Instructions: How to Write Procedures for Busy Grouches

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People hate reading instructions, and will only glance at them after they are already frustrated and behind schedule. Write for busy grouches who want to jump directly to the section that they think will help them solve their specific problem. (Omit the warm and fuzzy introductions.)

This document introduces five basic principles about writing instructions. Any professional writing textbook will have a long section on writing how-to guides, checklists, and manuals, but the basics are:

  1. Know your audience.
  2. Provide a brief introduction.
  3. Write each step as a command.
  4. Use numbers for commands, bullets for options.
  5. Plan to test and revise.

1. Know your audience.

Most college assignments are written for an ideal reader — an expert whose job includes scrutinizing and pondering everything that you write.

Don’t expect your audience to read your document as carefully as you or your English teacher would. People in the real world read instructions when they are impatient, fatigued, or even terrified.

Your writing must be clear enough that readers can understand with minimal effort. This does not mean using baby language or avoiding complex details; it does mean using vocabulary appropriate to your audience, and including details that your readers need to perform the immediate task. (How do you know whether you have included enough detail? Conduct a usability test.)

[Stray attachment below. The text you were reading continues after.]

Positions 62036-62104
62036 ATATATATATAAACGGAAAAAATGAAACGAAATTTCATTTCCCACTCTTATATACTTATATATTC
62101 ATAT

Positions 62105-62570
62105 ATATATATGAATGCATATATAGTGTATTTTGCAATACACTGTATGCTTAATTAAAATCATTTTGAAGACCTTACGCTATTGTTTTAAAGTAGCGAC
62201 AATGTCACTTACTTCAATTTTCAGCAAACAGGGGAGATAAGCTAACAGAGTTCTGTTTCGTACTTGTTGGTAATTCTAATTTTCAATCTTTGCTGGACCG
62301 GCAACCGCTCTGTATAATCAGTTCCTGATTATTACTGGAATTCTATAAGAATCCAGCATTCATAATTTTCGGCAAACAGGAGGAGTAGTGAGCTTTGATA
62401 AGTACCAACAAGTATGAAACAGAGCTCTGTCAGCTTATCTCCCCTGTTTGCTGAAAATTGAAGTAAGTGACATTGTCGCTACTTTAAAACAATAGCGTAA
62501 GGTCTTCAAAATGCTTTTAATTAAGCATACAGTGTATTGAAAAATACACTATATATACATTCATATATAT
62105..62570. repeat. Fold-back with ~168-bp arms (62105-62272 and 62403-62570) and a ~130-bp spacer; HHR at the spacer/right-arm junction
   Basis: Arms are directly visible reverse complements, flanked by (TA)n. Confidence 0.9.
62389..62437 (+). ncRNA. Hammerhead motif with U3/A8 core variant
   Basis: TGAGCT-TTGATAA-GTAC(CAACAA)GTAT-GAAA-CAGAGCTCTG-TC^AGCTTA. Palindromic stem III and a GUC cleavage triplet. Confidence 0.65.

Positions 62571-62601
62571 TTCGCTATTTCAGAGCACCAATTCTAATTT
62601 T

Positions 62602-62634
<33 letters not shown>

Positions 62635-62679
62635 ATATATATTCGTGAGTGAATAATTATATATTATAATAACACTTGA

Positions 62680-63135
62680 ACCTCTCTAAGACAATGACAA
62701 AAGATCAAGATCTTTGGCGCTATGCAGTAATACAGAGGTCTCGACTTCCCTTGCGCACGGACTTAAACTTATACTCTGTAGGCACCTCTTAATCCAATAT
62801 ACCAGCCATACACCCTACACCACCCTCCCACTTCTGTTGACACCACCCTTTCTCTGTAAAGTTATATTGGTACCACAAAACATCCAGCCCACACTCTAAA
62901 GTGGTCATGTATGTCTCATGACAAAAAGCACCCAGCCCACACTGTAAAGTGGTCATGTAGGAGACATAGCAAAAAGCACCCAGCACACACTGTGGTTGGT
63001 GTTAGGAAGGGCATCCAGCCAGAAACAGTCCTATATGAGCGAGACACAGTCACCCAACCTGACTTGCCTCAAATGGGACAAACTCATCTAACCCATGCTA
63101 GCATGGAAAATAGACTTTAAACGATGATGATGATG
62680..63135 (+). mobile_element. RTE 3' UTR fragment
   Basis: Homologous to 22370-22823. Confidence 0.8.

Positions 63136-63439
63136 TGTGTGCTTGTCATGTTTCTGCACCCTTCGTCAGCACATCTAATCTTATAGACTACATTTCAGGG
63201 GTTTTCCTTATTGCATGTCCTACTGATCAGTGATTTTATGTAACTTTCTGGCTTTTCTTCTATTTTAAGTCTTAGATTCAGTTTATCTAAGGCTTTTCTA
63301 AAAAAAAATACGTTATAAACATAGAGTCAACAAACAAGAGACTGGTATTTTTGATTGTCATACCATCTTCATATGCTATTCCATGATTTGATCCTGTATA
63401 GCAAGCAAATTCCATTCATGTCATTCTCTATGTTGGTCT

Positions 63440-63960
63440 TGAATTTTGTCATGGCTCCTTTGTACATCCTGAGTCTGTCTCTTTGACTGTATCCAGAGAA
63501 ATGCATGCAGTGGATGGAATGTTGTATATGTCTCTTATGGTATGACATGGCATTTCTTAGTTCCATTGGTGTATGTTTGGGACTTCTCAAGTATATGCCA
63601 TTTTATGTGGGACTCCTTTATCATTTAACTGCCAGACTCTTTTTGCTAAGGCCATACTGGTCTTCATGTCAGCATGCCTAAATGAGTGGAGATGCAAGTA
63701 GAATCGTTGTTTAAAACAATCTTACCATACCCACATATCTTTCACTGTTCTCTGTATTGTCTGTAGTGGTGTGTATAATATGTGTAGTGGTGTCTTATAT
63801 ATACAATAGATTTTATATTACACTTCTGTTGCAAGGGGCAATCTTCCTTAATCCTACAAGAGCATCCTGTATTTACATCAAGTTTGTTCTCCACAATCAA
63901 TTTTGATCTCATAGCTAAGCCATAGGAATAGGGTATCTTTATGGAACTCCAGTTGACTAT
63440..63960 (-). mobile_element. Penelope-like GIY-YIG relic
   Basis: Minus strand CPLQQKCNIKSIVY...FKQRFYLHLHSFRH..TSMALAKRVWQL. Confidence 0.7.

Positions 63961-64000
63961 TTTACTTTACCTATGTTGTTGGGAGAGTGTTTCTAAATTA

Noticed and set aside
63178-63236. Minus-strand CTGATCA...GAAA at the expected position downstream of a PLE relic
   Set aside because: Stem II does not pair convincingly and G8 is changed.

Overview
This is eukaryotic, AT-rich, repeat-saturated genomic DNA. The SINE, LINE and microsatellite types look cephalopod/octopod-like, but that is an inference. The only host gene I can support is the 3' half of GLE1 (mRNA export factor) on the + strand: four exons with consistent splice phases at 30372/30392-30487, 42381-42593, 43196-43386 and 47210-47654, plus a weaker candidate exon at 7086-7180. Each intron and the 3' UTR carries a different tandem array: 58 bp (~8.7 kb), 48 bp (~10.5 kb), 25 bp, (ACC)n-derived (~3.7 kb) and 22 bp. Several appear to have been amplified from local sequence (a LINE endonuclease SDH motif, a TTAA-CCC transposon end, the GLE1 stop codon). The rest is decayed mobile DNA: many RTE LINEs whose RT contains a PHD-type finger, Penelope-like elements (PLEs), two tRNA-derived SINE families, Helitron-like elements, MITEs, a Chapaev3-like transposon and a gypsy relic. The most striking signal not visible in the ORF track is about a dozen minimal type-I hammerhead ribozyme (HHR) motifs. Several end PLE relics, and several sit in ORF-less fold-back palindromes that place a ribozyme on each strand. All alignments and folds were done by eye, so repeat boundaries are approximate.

2. Provide a brief introduction.

Help your readers determine, even before opening the brochure or downloading the web page, whether this document will help them do whatever it is they want to do.

State in plain language, what task your document describes: “Installing and Operating the Canon BJ-200ex Bubble Jet Printer.”

In a few sentences, state the purpose of the document; who should read it, and under what circumstances? If it will help your reader, you might also explain what your document does not do.

Practically speaking, most users will skip the introduction and go right to the first numbered step. (Don’t put anything vital in the intro!)

If you wish, you may place extended background information in a subordinate position (a marginal note, a sidebar, or a completely different document) that does not interfere with the user’s access to the list of required actions.

Note: Technical support documents are no place for marketing slogans — the reader has already got the product, and is probably annoyed with it at the moment.